The following morning, we did a little shopping and walking around the city. It was my first opportunity to try Sapporo ramen. The ramen in Sapporo, which is almost as famous as the beer, was soooo delicious. If you ever go to Sapporo, you need to make your way to the Ramen Alley in Susukino. In Ramen Alley you will find 17 traditional ramen shops crammed into a small walk way four tourists wide. It can be tough trying to decide which one to enter. The bowl I got had a soy-sauce based broth with savory ramen noodles, a big piece of pork and some good veggies added for good measure. It was a meal which satisfied my belly, unlike the Cup Noodles I pop in the microwave back home.
We then packed up our bags into Charley’s car, a cute little Nissan Cube, and started our journey to the Ski Resort of Furano. Mother nature, however, had other plans. We quickly found ourselves in a serious blizzard and had to cancel our plans to Furano. We spent the night in a little town, who’s name I don’t remember as my Japanese is non existent.
At our hotel, we decided it was best if we just skipped out on Furano and went to Charley’s home in Rubeshibe. Rubeshibe is a small town of about 8,000 people and much colder than Saporro. As Ina said, “how do people even live here?” I began to ponder her question. I had about 5 layers of clothes on and was still freezing. Once in Charley’s home it took about an hour before his trusty heater got us to a comfortable temperature.
The next nine days we went snowboarding, ate ton’s of delicious food, went to a Japanese style spa, played basketball with Charleys high-school students, and ate more ice cream (Ina loves ice cream) than we could shake a stick at.
All in all Japan was awesome. What made it awesome? In short, the people are what made Japan amazing. This was the first time I took an extended trip with a girlfriend to meet a friend in another country.
Being able to visit an old dear friend halfway across the world was a great traveling experience. While meeting new people on a trip is usually on my agenda, it was nice to see some familiar faces in unfamiliar places. Having my best friend as tour guide was definitely a plus, as it allowed us to see a side of Japan that most tourists never get to experience.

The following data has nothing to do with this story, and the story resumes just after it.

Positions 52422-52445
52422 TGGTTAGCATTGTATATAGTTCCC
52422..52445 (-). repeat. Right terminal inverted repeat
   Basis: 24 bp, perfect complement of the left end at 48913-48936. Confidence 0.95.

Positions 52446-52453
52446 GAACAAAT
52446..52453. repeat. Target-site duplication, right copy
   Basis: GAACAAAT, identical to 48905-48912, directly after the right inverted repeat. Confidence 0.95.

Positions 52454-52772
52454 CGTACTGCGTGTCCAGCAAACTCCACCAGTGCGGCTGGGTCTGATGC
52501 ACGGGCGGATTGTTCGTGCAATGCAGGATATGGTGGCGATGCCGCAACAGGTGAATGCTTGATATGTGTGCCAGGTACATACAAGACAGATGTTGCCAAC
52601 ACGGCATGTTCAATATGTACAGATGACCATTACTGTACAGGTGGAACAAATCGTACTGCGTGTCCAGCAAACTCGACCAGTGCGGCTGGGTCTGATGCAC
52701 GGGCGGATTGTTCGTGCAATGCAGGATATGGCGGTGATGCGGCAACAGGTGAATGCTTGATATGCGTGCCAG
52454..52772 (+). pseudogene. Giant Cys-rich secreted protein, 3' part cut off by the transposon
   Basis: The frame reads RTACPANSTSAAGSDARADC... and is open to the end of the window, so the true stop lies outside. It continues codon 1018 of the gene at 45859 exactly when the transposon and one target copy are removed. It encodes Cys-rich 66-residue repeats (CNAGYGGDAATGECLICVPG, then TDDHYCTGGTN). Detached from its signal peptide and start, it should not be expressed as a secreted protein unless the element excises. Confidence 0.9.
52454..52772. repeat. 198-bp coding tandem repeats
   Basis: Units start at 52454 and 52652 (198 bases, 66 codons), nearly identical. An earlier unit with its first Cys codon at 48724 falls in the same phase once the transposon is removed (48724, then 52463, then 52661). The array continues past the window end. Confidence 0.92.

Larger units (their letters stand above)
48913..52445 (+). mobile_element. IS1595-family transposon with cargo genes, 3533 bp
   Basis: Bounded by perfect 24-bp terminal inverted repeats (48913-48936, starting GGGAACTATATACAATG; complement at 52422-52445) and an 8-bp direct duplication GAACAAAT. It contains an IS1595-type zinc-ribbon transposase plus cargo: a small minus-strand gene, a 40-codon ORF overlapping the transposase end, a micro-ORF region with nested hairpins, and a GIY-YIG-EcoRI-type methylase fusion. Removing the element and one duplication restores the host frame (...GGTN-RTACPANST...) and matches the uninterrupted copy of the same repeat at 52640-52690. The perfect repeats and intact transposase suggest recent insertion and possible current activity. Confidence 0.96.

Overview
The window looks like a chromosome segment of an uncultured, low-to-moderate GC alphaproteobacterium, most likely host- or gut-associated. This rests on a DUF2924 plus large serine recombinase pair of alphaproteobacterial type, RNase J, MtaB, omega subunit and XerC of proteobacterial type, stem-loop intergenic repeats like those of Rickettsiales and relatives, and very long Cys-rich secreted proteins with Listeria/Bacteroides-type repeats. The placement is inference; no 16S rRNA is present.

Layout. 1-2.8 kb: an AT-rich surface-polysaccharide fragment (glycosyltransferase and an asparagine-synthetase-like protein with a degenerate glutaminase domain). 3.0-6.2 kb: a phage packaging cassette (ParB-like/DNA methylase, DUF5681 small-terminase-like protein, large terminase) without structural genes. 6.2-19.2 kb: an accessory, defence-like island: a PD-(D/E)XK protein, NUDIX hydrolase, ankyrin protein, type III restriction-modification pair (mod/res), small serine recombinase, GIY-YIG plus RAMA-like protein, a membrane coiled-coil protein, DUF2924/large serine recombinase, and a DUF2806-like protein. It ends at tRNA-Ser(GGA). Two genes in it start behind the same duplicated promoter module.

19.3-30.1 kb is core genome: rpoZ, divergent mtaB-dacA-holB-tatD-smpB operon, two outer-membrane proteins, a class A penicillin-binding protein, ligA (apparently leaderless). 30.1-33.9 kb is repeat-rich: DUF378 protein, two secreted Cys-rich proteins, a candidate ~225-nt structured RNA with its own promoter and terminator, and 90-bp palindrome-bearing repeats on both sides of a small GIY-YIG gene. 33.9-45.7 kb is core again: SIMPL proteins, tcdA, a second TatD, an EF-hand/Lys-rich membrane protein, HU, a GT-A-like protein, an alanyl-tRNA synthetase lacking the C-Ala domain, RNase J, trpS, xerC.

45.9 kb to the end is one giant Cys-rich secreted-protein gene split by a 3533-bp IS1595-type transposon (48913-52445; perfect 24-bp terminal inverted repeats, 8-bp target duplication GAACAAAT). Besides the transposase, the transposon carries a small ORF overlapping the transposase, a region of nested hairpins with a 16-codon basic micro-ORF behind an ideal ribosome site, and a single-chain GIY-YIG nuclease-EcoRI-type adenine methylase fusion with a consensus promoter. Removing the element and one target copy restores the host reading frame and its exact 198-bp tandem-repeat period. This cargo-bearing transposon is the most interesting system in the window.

So for any of you fellow travelers out there, if you are fortunate to have any close friends scattered around the world, don’t forget to keep in touch. You never know when you may be able to pay them a visit.
If your’e planning on visiting and staying with a friend in a foreign country, here are a few tips to keep in mind:
Be easy: It’s not easy hosting friends. It takes a lot of time, energy, and money. Do whatever you can to make it easy on them and not become a burden.
Don’t have unrealistic expectations: Your’e a guest, so go with the flow and take it all in. Communicate beforehand about what your plans are and get on the same page as your friends. Having as many details sorted out before you leave will only make things easier.
Show your appreciation: Bring a small gift. We brought Korean couples-style cow pajamas for Charley and Maki. I think Maki was more excited about the gift than Charley, although he did comment on how comfy they were. I thought they looked adorable together.
Be flexible: Things happen, so be ready to adjust your plans accordingly. As long as you have a good attitude things will work themselves out.
Be clean: As a guest in someone else’s home, don’t be a slob. Clean up after yourself and do your part to keep things clean.
Don’t be cheap: Your’e on vacation and seeing an old friend, so do as many things as you can. Budget accordingly.
Here is a video and a few pictures from our trip, hope you enjoy.